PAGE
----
In a way, the sex is an annoying, physical compulsion which, in a way, when it disappears as a relief. Whereas the heart stuff and the mind stuff and the companionship, that's the stuff that keeps you sane. Sex makes you mad actually where the friendship stuff makes you survive.

NW: And you don't expect it. You don't expect a betrayal in a friendship. You can expect—or not expect, you can imagine that a love relationship, a sexual relationship, can go horribly wrong because of other temptations.

tom hollander as truman capote, naomi watts as babe paley cr fx
The two embrace in a scene earlier in the season.FX

Do you think Babe and Truman were each other's true love?

NW [quickly]: Yes.

TH: Yes, I don't know, but they are in this story. That's what we were depicting.

NW: Yes, in this story, it really feels like it. That was what we were really exploring.

In terms of episode seven, the penultimate chapter in the show, what was it like recreating Babe and Truman’s final moments? I was really struck that it’s Truman who appears to Babe, and vice versa.

TH: They were very powerful to play. Sometimes, you don't always feel close to the emotion that you're supposed to be playing—sometimes, you don't feel anything like it and you have to manufacture it. With those [scenes], it was very easy. There was something about the magical nature of appearing in each other's dreams that was very touching.

Also, we hadn't seen each other for quite a long time when we shot those, as far as I remember, the schedule meant that we'd not seen each other for a bit and then we suddenly came back together, it was very intense—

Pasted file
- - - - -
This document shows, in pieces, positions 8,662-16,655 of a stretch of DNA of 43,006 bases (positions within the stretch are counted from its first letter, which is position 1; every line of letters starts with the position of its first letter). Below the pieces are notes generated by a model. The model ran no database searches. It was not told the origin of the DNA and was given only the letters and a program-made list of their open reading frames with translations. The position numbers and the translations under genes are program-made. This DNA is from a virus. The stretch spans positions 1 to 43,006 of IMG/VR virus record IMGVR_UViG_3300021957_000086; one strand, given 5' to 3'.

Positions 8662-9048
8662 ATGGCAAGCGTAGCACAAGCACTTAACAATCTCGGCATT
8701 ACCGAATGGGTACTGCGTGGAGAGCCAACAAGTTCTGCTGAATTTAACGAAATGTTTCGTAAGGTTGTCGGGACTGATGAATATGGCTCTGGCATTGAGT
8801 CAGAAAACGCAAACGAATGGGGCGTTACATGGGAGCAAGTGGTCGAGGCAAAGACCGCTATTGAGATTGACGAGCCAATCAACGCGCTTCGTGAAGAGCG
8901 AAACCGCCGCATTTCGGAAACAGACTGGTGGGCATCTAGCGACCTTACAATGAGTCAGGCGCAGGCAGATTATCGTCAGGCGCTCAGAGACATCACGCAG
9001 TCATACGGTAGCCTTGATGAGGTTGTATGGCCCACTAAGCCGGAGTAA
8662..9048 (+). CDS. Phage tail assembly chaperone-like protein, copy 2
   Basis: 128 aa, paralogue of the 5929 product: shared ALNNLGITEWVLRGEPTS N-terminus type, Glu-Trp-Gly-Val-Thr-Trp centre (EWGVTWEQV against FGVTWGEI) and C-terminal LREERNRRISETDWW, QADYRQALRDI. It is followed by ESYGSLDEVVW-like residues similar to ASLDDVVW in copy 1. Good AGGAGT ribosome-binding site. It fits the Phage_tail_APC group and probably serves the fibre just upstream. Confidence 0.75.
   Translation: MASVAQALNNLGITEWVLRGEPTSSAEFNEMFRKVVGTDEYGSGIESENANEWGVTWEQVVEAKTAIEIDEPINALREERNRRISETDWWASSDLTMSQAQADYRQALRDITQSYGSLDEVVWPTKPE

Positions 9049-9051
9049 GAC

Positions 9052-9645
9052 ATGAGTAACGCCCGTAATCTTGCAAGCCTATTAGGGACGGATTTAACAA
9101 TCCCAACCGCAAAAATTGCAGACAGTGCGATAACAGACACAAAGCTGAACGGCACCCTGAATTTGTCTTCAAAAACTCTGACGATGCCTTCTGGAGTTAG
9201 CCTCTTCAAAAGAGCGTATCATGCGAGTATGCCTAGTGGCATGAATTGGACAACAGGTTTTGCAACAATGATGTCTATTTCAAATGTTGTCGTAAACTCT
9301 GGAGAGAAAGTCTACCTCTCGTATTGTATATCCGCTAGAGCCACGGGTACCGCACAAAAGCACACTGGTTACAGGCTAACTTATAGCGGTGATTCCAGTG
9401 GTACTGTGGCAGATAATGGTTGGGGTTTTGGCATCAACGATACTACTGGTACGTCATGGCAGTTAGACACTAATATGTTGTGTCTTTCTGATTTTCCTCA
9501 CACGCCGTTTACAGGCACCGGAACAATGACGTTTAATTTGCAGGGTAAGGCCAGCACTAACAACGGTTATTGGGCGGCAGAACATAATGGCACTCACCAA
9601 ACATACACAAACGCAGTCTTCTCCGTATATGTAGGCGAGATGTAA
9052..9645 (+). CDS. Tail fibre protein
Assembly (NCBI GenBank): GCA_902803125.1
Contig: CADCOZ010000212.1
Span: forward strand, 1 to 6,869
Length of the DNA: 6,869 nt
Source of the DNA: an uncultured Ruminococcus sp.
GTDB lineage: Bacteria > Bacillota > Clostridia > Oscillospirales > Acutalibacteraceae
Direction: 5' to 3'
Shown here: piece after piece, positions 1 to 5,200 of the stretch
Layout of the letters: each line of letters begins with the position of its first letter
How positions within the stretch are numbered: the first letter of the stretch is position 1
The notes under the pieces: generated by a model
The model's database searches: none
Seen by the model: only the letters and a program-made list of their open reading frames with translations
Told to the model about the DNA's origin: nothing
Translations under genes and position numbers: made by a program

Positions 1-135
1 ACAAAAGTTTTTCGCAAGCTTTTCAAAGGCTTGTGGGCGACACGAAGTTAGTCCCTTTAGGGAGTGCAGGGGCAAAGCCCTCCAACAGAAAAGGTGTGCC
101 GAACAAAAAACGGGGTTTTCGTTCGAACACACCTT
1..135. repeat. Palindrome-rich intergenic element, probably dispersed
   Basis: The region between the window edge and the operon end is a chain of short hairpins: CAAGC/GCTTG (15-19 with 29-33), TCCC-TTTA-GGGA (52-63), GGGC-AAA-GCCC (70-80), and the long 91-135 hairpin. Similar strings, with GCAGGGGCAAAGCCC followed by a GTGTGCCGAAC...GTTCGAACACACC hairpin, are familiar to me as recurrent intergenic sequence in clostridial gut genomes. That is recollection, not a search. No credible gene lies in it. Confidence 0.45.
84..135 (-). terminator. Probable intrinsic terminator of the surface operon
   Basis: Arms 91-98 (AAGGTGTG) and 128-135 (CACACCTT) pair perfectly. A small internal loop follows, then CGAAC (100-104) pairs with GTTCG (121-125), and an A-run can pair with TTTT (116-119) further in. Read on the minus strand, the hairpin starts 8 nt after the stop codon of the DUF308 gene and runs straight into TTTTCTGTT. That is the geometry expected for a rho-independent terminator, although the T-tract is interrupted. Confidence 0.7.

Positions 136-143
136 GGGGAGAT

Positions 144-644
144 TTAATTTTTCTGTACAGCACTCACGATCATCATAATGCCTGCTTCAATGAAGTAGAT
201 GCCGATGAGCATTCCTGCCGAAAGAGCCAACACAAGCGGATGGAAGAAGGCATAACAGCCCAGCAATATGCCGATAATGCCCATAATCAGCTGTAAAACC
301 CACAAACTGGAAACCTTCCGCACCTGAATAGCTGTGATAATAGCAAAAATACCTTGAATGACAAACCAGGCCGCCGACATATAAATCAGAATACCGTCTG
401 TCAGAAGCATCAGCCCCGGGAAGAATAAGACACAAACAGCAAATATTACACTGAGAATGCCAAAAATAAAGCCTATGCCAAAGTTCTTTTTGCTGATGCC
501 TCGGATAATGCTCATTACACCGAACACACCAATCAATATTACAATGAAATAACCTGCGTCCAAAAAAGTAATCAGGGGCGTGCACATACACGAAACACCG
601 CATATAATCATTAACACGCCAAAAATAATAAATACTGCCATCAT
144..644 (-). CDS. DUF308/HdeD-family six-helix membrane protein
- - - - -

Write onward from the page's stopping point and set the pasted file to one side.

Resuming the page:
NW: And we were also aware of the end, the end of our time in a working environment.

TH: We'd been coming to the scene, we'd been waiting to shoot these scenes for a long time. They were quite freighted with expectation and emotion for both of us, I think. Jennifer [Lynch], who directed that, she was very emotional and very openly emotional as a director. She was very empathetic and she was very sensitive, kind, loving person. She encouraged us to be—she encouraged the emotion.

NW: It's very heartbreaking to get to that place where you know the end is near, and you start to think about how things have gone in your life. I say this like I know what that is. I'm not there yet! But you can imagine how one starts assessing things in their life, and what are the regrets and what does my life amount to, and if you had the fantasy of having that moment of this long feud that had gone on and all of the grief around it—like, what if we could have just had one more closing moment? What would it be? What would we say? What would we do? It's really quite beautiful to be able to play with that.

naomi wats as barbara paley, tom hollander as truman capote cr fx
Babe and Truman’s friendship forms the emotional core of the show. FX

What has lingered with you both since playing Babe and Truman?

NW: I really like him [motioning to Hollander]. He's gonna be a friend for life, I hope! [to Hollander]: What about you?

TH: Nothing to say after that!

NW [laughing]: It would be too corny to say it back?

TH: It would. Would it be alright if I don't?

NW: No, I need you to say it! [laughing]

TH [joking]: Not Naomi, but don't tell her, there was a couple of pairs of shoes... [more serious] No, it was a wonderful experience. I will cherish every moment and Naomi was obviously at the heart of it.

NW: The whole group, on camera, off camera. Wall to wall, great connections, made great friends.

The finale of Feud: Capote vs. the Swans airs next week.